Aldous HuxleyBrave New World
H.G. WellsThe War of the Worlds

Now we come to the main event.

Top 100 sci-fi books.

Hold on to your butts.

  1. The Martian Chronicles by Ray Bradbury
  2. The Mote in God’s Eye by Larry Niven and Jerry Pournelle
  3. Chapterhouse: Dune by Frank Herbert
  4. Lady of Mazes by Karl Schroeder
  5. Inverted World by Christopher Priest
  6. Life, the Universe and Everything by Douglas Adams
  7. Dark Matter by Blake Crouch
  8. Grass by Sheri S. Tepper
  9. Olympos by Dan Simmons
  10. Absolution Gap by Alastair Reynolds
  1. The Drowned World by J.G. Ballard
  2. Starfish by Peter Watts
  3. I am Legend by Richard Matheson
  4. Snow Crash by Neal Stephenson
  5. Babel-17 by Samuel R. Delaney
  6. Dune Messiah by Frank Herbert
  7. The Fall of Hyperion by Dan Simmons
  8. The Naked Sun by Isaac Asimov
  9. UBIK by Philip K. Dick
  10. The Fifth Head of Cerberus by Gene Wolfe
  1. Roadside Picnic by Arkady and Boris Strugatsky
  2. Pandora’s Star by Peter F. Hamilton
  3. Use of Weapons by Iain M. Banks
  4. Aurora by Kim Stanley Robinson
  5. Stations of the Tide by Michael Swanwick
  6. Pushing Ice by Alastair Reynolds
  7. The Quantum Thief by Hannu Rajaniemi
  8. The Book of the Long Sun by Gene Wolfe
  9. Children of Time by Adrian Tchaikovsky
  10. Borne by Jeff VanderMeer
  1. The City and The City by China Mieville
  2. Revelation Space by Alastair Reynolds
  3. Sisyphean by Dempow Torishima
  4. VALIS by Philip K. Dick
  5. Way Station by Clifford D. Simak
  6. The Algebraist by Iain M. Banks
  7. Hard-boiled Wonderland and the End of the World by Haruki Murakami
  8. Cat’s Cradle by Kurt Vonnegut
  9. Radiance by Catherynne M. Valente
  10. The Three Stigmata of Palmer Eldrich by Philip K. Dick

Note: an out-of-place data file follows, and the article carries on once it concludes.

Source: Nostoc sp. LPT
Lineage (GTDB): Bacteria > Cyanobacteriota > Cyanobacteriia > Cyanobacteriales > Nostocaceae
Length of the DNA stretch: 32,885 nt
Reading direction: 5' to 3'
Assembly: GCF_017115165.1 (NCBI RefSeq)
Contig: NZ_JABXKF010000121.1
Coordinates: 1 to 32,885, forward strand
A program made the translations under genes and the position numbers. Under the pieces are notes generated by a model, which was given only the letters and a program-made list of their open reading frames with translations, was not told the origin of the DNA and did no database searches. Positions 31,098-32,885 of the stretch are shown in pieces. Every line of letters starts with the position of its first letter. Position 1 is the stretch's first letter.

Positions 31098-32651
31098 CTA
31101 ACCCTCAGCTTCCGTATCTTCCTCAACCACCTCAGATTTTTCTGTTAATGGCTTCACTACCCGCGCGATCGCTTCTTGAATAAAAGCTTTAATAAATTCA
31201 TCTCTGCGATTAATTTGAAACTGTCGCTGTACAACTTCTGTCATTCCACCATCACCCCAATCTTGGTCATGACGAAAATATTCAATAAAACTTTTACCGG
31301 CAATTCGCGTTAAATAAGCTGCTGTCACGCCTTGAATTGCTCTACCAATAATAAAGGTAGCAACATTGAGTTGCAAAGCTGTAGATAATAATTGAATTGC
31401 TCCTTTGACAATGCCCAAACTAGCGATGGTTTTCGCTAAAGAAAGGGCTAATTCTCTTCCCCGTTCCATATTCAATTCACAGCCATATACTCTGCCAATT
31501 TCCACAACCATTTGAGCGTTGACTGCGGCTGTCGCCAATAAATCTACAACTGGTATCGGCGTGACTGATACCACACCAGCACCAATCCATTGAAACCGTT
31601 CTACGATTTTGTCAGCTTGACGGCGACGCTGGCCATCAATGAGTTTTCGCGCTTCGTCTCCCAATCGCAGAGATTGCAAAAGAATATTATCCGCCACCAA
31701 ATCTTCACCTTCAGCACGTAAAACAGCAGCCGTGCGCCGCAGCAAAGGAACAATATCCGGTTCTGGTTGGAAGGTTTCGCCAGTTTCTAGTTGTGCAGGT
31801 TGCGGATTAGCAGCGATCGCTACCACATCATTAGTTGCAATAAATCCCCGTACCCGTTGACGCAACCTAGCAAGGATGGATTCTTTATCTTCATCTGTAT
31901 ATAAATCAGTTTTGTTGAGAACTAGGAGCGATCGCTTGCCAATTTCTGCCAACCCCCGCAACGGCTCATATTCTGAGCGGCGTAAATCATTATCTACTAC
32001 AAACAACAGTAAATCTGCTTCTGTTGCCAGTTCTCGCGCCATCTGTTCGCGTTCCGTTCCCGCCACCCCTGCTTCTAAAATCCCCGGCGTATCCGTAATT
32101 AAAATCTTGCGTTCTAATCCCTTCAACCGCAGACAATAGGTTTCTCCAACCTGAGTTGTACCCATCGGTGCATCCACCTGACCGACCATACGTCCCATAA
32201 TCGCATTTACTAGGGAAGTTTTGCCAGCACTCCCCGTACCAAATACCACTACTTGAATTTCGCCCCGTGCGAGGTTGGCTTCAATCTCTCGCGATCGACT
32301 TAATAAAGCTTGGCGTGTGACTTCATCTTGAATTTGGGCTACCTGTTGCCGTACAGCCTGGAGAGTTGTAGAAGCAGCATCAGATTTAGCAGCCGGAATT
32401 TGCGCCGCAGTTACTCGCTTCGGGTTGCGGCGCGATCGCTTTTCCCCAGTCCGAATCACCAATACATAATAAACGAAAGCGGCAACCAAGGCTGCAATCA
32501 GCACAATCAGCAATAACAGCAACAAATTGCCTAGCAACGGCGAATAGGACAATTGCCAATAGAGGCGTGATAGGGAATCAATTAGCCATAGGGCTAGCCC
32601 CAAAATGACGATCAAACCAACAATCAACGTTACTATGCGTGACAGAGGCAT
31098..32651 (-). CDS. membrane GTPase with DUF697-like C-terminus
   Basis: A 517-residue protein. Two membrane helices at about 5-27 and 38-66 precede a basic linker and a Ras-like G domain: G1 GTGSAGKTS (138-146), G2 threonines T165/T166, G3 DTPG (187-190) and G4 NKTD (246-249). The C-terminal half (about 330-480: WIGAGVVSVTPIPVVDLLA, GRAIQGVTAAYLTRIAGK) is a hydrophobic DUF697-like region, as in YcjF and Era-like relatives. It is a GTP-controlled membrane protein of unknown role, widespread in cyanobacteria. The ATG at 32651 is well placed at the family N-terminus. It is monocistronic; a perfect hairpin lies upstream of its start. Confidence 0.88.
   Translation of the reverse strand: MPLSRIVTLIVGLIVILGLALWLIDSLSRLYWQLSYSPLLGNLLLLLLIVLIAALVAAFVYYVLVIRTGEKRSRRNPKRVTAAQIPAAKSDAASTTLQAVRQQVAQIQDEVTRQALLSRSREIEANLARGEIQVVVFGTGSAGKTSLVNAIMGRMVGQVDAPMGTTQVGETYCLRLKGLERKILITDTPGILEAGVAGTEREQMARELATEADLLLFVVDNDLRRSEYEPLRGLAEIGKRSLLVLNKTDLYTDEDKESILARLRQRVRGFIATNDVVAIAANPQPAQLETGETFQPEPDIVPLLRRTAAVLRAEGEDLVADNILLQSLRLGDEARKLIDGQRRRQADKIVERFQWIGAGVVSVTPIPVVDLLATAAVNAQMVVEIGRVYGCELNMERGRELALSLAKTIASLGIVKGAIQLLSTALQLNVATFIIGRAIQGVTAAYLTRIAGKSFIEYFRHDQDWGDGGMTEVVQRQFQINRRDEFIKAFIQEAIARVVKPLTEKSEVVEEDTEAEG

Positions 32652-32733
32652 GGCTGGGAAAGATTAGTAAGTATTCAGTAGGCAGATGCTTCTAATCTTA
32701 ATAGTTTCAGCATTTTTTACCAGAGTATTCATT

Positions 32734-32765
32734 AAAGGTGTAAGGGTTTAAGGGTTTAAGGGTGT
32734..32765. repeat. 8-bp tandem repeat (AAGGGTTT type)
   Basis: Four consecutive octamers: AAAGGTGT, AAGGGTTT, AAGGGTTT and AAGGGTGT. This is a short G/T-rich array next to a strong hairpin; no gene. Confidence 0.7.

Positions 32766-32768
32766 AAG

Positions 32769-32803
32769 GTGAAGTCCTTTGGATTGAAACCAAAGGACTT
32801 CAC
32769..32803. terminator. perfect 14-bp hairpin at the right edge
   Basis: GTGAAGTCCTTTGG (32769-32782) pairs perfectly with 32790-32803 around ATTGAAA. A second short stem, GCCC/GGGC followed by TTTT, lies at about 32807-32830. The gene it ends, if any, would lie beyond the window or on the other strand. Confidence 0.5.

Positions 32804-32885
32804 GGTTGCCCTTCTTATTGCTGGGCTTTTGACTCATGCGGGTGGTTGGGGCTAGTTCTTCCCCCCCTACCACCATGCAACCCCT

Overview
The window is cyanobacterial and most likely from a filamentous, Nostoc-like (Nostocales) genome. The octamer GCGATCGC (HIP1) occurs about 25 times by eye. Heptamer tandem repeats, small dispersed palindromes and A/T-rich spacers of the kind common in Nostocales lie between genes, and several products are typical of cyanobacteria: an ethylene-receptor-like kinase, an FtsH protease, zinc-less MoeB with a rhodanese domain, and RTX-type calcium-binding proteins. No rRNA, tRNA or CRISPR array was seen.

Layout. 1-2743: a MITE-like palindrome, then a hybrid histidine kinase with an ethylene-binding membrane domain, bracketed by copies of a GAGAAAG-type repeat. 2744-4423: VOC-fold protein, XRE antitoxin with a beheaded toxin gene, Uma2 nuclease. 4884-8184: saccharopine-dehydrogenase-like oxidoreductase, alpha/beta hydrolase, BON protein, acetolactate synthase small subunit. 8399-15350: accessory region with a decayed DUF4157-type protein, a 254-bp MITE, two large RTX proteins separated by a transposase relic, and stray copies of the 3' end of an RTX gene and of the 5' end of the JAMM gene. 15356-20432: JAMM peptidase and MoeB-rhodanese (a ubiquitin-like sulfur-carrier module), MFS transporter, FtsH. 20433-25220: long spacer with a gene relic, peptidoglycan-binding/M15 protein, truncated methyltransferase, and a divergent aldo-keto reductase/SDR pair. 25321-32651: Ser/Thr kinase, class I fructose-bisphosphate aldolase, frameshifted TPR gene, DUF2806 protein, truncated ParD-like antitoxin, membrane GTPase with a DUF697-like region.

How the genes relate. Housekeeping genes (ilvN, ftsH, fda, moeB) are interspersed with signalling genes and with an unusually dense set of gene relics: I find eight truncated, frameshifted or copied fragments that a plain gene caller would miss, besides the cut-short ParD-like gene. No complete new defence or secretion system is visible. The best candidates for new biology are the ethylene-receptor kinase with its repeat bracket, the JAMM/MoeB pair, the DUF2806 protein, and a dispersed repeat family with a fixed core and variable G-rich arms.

1. Rendezvous with Rama by Arthur C. Clarke
  2. The Futurological Congress by Stanislaw Lem
  3. The Diamond Age by Neal Stephenson
  4. The Urth of the New Sun by Gene Wolfe
  5. Children of Dune by Frank Herbert
  6. Empty Space: A Haunting by M. John Harrison
  7. Redemption Ark by Alastair Reynolds
  8. Death’s End by Cixin Liu
  9. Europe in Autumn by Dave Hutchinson
  10. Too Like the Lightning by Ada Palmer
  1. Ender’s Game by Orson Scott Card
  2. World War Z by Max Brooks
  3. The Left Hand of Darkness by Ursula K. LeGuin
  4. Accelerando by Charles Stross
  5. I, Robot by Isaac Asimov
  6. Excession by Iain M. Banks
  7. The Dispossessed by Ursula K. LeGuin
  8. Oryx and Crake by Margaret Atwood
  9. Cloud Atlas by David Mitchell
  10. Foundation by Isaac Asimov
  1. Surface Detail by Iain M. Banks
  2. We by Yevgeny Zamyatin
  3. The Last and First Men by Olaf Stapledon
  4. The Rediscovery of Man by Cordwainer Smith
  5. The Restaurant at the End of the Universe by Douglas Adams
  6. The Cyberiad by Stanislaw Lem
  7. Nova Swing by M. John Harrison
  8. Speaker For the Dead by Orson Scott Card
  9. Engine Summer by John Crowley
  10. The Stars My Destination by Alfred Bester
  1. Ilium by Dan Simmons
  2. Replay by Ken Grimwood
  3. The Will To Battle by Ada Palmer
  4. Exhalation by Ted Chiang
  5. The Martian by Andy Weir
  6. Seveneves by Neal Stephenson
  7. God Emperor of Dune by Frank Herbert
  8. Flowers For Algernon by Daniel Keyes
  9. The Yiddish Policemen’s Union by Michael Chabon
  10. The Windup Girl by Paolo Bacigalupi
  1. House of Suns by Alastair Reynolds
  2. A Canticle for Leibowitz by Walter M. Miller Jr.
  3. Diaspora by Greg Egan
  4. Hyperion by Dan Simmons
  5. More Than Human by Theodore Sturgeon
  6. Never Let Me Go by Kazuo Ishiguro
  7. Seven Surrenders by Ada Palmer
  8. Cosmicomics by Italo Calvino